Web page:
The part of the Sun that we normally see has a temperature of more than 5500 degrees C, almost 5800 K. Temperatures in the core, where nuclear fusion occurs, reach over 15 million K. The lowest layer of the atmosphere is called the photosphere. The next zone is the chromospheres, where the temperature rises to 20,000 K. The corona, the Sun’s outer atmosphere, is remarkably hot. In the part nearest the surface the temperature is 1 million to 6 million K, but it can reach tens of millions of degrees when a flare occurs. Sunspots are cooler regions where magnetic energy builds up and is often released in solar flares and discharges of charged particles known as coronal mass ejections. These events can trigger space storms that affect the Earth. The flow of coronal gas into space is known as the solar wind. The corona is visible during total solar eclipses as a large halo of white, glowing gas, but the relative rarity of such eclipses present logistical difficulties for detailed observations.

The technical problems associated with producing an artificial eclipse to study the Sun were solved by the French solar physicist Bernard Lyot (1897-1952), an expert in optics who had studied engineering in Paris in addition to mathematics, physics and chemistry. As an astronomer, Lyot found that the lunar surface behaves like volcanic dust and that Mars has sandstorms. In 1930 he invented an instrument known as the coronagraph, a telescope equipped with an occulting disk sized in such a way as to block out the solar disk, which is more difficult than it sounds. By 1931 he was obtaining photographs of the corona. He found new spectral lines in the corona and made the first motion pictures of solar prominences.

In the 1930s, Lyot boldly inferred a coronal temperature of around 600,000 K. This claim was met with skepticism at the time. Acceptance of these very high temperatures came through the spectroscopic work of the German astrophysicist Walter Grotrian (1890-1954) and the Swedish astrophysicist Bengt Edlén (1906-1993) soon after, but an explanation for how the Sun’s upper atmosphere could be so much hotter than its surface took a long time to work out.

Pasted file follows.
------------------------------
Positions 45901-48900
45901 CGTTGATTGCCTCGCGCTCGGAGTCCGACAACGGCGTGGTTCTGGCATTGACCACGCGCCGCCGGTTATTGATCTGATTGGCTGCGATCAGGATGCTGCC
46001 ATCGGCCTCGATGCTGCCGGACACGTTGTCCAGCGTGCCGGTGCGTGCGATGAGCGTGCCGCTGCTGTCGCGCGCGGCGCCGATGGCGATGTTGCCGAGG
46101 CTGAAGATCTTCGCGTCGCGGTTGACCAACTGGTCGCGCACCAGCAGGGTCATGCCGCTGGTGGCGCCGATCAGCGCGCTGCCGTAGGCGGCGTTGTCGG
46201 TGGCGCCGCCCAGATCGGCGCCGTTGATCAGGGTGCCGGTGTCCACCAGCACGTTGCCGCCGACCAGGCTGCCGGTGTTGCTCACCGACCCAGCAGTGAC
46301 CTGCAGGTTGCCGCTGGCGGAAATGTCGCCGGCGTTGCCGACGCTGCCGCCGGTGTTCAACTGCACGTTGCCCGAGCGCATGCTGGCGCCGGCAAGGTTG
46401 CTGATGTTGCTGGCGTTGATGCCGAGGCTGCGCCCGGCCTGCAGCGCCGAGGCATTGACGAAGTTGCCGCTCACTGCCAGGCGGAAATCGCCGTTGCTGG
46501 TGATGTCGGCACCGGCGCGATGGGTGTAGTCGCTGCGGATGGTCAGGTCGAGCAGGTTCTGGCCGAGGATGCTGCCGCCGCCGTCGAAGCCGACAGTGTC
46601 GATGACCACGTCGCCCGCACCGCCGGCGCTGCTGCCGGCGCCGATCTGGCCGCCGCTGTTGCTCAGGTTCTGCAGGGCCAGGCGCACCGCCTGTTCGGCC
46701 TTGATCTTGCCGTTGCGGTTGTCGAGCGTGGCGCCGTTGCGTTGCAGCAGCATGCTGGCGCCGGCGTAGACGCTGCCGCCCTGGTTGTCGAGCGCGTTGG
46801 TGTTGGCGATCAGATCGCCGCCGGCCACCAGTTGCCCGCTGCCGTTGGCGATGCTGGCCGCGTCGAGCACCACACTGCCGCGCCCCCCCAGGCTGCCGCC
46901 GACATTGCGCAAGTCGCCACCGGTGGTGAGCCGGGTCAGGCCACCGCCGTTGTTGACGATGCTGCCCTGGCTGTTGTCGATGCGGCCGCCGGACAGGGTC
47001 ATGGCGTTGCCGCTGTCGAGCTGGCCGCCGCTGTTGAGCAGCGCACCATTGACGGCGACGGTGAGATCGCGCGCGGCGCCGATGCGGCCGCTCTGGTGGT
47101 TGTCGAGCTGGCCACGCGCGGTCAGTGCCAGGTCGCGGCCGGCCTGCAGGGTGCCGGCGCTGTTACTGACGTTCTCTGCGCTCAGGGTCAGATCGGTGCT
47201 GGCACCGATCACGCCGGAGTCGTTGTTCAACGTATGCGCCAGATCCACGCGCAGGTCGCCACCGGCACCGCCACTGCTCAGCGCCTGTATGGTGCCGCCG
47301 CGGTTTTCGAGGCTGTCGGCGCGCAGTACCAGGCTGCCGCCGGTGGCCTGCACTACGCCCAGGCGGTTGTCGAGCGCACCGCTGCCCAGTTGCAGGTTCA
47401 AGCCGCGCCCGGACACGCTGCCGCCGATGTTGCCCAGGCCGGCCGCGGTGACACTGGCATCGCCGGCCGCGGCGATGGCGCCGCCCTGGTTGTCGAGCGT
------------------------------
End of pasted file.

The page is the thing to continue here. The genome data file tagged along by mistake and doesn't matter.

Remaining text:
The Swedish physicist Hannes Alfvén (1908-1995) was one of the founders of plasma physics and magnetohydrodynamics, the study of plasmas in magnetic fields. Alfvén was born in Norrköping, Sweden. Both his parents were practicing physicians. He studied at Uppsala University and became a research physicist and professor in Stockholm. He made many discoveries in solar and space plasma physics and his work on cosmic rays led him to propose in 1937 the existence of a galactic magnetic field. The one discovery for which he is best known is the magnetohydrodynamic wave commonly called the Alfvén wave, whose existence for decades was difficult to prove. Finally in 2009, pictures taken by a team using the Swedish Solar Telescope in Spain’s Canary Islands revealed that “corkscrew” waves — Alfvén waves — were pushing heat from the Sun’s surface to its outer atmosphere, the corona.

Read the rest at Atlas Shrugs.